Close contact with medical and psychological professionals means more than regular care. It also means those professionals have access to your current condition, and ongoing symptoms. If your initial diagnosis and treatment plan can be tweaked to provide better results, you can get that in residential treatment. This is important, because rather than seeing you a few hours a day, caregivers are there all the time. They know who you are, how you act, what you do in social environments, and how you progress. This offers much more insight for personalizing treatment programs, offering custom therapy, and delivering better results.
5. Peer Support & Groups
While many outpatient treatment options include peer support groups such as Alcoholics Anonymous, residential treatment takes this a step further. In most cases, you’re paired with someone to share a room with, not to save costs but to ensure you engage with and are social with others. Group therapy, group activities, group meals, and ample opportunity to talk to and bond with your peers means you can make friends, learn from your peers, and support your peers.
That’s important, considering many people in recovery are isolated, are at least somewhat estranged from family and loved ones, and lack real support groups at home. While this obviously doesn’t apply to everyone, it does to many. Having access to peers and the real knowledge that others have similar problems to yourself, can hear your problems without judgement because they’ve been there, and know what cravings are like can be highly motivational. Plus, with social accountability, you have more reasons to push through into recovery.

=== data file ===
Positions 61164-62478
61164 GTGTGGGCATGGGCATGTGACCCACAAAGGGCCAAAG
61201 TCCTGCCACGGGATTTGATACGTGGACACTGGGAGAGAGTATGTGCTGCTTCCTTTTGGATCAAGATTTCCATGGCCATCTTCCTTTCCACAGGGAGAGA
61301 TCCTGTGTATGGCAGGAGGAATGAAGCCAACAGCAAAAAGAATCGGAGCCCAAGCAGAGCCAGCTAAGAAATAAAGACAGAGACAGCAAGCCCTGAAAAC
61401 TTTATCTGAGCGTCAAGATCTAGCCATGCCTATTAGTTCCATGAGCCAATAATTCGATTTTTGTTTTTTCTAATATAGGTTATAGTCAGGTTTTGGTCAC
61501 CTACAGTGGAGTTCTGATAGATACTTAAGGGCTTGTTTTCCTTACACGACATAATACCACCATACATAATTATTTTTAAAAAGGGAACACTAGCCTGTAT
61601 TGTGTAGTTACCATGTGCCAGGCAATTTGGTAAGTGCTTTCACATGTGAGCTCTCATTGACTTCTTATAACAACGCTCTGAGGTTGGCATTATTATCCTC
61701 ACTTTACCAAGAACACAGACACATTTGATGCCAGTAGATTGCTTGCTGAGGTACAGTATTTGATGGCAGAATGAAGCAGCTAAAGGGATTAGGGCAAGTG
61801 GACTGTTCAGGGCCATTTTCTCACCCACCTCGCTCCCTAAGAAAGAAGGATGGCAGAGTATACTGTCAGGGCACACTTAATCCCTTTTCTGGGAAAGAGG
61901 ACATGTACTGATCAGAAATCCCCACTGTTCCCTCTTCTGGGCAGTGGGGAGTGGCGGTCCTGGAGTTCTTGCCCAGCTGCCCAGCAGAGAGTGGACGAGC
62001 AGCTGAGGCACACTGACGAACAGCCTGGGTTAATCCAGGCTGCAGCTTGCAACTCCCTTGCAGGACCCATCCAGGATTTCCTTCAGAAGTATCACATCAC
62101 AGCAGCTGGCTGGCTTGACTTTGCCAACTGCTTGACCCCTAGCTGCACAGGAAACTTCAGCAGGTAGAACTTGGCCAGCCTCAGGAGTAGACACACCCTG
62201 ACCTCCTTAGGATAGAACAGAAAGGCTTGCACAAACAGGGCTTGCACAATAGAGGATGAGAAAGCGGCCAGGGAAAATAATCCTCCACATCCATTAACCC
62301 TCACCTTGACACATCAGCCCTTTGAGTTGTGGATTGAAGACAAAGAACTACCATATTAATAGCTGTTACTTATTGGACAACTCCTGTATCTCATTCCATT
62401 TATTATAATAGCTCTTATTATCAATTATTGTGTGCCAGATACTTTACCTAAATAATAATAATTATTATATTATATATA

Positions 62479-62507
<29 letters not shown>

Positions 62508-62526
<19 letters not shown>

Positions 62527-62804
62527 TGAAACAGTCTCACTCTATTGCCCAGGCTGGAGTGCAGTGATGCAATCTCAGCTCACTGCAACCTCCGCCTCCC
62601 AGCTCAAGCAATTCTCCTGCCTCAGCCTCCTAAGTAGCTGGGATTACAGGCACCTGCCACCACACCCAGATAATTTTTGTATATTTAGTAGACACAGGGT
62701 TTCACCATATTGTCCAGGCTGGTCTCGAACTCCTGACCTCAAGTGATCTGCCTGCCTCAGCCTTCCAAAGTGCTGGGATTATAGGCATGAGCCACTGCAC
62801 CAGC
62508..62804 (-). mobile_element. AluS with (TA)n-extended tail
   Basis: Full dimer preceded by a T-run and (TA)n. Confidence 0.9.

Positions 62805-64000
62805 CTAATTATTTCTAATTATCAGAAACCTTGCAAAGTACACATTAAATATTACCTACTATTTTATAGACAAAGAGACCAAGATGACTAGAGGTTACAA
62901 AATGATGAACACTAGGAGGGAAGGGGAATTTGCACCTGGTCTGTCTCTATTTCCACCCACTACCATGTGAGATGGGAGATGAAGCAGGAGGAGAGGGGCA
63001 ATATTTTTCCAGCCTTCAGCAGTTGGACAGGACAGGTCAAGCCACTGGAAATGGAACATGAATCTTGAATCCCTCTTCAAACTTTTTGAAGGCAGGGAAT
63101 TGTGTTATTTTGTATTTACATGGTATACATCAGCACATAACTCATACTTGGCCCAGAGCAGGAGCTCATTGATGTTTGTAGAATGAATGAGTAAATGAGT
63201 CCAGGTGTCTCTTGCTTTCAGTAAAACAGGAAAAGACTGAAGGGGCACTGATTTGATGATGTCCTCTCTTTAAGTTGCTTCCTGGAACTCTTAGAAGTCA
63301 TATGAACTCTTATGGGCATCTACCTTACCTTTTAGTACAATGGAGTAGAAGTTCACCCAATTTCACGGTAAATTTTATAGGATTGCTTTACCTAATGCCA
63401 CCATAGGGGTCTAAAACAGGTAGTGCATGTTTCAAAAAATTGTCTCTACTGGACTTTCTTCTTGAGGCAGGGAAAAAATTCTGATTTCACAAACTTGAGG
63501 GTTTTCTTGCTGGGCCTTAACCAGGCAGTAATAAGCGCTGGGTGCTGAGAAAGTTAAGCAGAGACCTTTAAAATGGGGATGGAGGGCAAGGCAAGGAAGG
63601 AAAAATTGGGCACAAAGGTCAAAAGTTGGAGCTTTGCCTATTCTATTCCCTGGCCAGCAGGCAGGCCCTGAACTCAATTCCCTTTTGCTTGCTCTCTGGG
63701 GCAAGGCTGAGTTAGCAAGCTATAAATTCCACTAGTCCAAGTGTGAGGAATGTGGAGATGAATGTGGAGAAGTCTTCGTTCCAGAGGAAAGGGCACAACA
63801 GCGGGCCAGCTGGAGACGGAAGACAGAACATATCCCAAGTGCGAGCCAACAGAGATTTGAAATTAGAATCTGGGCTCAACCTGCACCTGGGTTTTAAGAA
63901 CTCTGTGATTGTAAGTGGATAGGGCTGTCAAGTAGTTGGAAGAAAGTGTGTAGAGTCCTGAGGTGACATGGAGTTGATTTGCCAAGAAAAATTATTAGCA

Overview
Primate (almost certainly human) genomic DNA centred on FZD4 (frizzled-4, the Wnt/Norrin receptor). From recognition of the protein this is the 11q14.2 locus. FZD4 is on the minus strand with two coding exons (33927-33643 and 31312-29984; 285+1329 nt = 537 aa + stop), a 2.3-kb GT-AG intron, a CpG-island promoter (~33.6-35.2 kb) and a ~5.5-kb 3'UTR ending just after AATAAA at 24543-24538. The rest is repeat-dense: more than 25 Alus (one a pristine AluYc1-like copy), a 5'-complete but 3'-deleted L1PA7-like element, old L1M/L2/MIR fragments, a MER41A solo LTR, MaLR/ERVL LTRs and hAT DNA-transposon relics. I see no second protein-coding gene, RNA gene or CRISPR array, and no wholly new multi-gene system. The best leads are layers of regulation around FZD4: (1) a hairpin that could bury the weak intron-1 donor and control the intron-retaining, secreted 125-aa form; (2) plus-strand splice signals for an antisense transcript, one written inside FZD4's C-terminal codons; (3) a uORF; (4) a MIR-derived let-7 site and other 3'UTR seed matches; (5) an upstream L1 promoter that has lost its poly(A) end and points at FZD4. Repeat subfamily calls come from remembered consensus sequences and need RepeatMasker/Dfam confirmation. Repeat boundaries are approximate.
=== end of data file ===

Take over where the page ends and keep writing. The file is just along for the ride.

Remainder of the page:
6. Complimentary Learning
Complimentary learning programs include treatment and activities designed to support your recovery but which are not part of the primary therapy. Where outpatient addiction treatment normally only includes the primary care, residential treatment offers a range of complimentary learning. How does that work? Complimentary treatment solutions can range from music and art therapy to skills and coping mechanisms. For example, mindfulness, mindfulness-based stress reduction therapy, fitness, housekeeping skills, nutrition, and cooking are all complimentary to your recovery. They offer valuable skills that help you live a better life, to stay healthier, and to manage your emotional state.
7. Ongoing Care Built Around Your Needs
Most residential care programs offer ongoing care in the form of aftercare, sober living solutions, and ongoing therapy. This allows you to reintegrate into your daily life, find support when you go back to work, and otherwise continue to get help as you navigate recovery. This offers considerable value over attending a program and going out on your own, because a large percentage of people will use on leaving rehab, during treatment in outpatient settings, and when facing large life decisions such as getting a new job, breaking up a relationship, having kids, etc. Having ongoing support and the option to talk to your therapist can help you to get back on track as quickly as possible so you can move on with your life, rather than fully relapsing.
Residential treatment is just one of several options for addiction treatment. While it has many benefits, it’s important to remember that treatment is better than no treatment. If you can only go to outpatient, it can be in certain cases almost as effective as inpatient. However, with most workplaces offering significant time off work for addiction treatment, most insurance providers covering at least some of the costs of residential care, and significant support from laws like the Affordable Care Act, most people can go to residential treatment.
Good luck in your recovery journey.